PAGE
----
In Brief

LEGO Releases Female Scientist Kit, Sells Out Same Day

The new LEGO Research Institute kit
LEGO released a new kit with a female astronomer, chemist and paleontologist on Aug. 1, 2014. (Image credit: LEGO)

Any space fan that hasn't already purchased a newly released LEGO kit featuring a female astronomer will have to wait a while longer before getting their hands on the toy. The initial supply of the brand new "LEGO Ideas Research Institute" sold out on Aug. 1, the same day it was released.

The $20 kit features a female paleontologist and chemist as well as the astronomer. It also comes with some pretty sweet LEGO gear, including a fake mini chemistry and a LEGO dinosaur skeleton. The astronomer comes equipped with a sky map and telescope. Geoscientist Ellen Kooijman developed the new set, and LEGO Ideas members selected it.

"This collection of scenes depicts three varied professions within the world of natural science," LEGO representatives wrote in a description of the kit. "Help the paleontologist study the origin of dinosaurs with the magnifying glass, map the skies with the astronomer and her telescope, and assist the chemist as she carries out experiments in her lab." [See images of LEGOs in space]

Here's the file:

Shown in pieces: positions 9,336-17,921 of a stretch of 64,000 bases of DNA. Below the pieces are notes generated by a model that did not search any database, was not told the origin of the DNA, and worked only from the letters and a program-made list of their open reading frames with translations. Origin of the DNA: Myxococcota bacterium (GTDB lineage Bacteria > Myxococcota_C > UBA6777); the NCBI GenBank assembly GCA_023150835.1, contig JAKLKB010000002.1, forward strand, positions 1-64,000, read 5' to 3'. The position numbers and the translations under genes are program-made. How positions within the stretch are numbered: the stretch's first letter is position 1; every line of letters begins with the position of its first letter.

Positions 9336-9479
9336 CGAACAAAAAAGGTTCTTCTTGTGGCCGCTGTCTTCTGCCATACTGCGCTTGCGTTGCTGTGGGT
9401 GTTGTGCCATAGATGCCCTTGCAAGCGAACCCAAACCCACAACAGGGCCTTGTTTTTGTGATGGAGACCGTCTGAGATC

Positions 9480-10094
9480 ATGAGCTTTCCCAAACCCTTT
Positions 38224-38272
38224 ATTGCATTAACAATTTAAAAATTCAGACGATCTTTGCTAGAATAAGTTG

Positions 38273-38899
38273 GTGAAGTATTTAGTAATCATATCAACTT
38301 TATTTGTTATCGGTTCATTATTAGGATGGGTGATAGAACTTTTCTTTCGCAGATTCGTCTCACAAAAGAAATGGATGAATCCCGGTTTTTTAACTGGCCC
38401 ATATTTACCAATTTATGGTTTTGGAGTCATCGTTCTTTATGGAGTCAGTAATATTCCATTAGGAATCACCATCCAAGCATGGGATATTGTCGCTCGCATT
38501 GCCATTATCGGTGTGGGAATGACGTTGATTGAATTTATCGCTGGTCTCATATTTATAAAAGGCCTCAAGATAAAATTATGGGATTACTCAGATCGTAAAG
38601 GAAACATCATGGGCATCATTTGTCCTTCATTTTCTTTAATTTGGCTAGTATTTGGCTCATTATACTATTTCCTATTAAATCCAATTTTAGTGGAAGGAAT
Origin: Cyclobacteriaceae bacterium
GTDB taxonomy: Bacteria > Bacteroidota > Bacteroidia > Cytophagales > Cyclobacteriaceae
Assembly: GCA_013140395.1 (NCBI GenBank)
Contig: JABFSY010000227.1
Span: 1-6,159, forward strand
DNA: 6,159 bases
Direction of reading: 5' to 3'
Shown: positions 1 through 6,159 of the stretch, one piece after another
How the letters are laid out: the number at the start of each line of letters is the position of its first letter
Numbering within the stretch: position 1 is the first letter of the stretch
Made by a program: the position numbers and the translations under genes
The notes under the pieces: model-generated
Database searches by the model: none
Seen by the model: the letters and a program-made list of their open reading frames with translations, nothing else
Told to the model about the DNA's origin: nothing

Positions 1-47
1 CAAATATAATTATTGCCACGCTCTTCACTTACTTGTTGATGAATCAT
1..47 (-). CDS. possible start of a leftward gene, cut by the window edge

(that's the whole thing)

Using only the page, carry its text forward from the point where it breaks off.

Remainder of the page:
Learn more about the LEGO kit and order the set when it becomes available again here:

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Miriam Kramer
Staff Writer

Miriam Kramer joined as a Staff Writer in December 2012. Since then, she has floated in weightlessness on a zero-gravity flight, felt the pull of 4-Gs in a trainer aircraft and watched rockets soar into space from Florida and Virginia. She also served as's lead space entertainment reporter, and enjoys all aspects of space news, astronomy and commercial spaceflight.  Miriam has also presented space stories during live interviews with Fox News and other TV and radio outlets. She originally hails from Knoxville, Tennessee where she and her family would take trips to dark spots on the outskirts of town to watch meteor showers every year. She loves to travel and one day hopes to see the northern lights in person. Miriam is currently a space reporter with Axios, writing the Axios Space newsletter. You can follow Miriam on Twitter.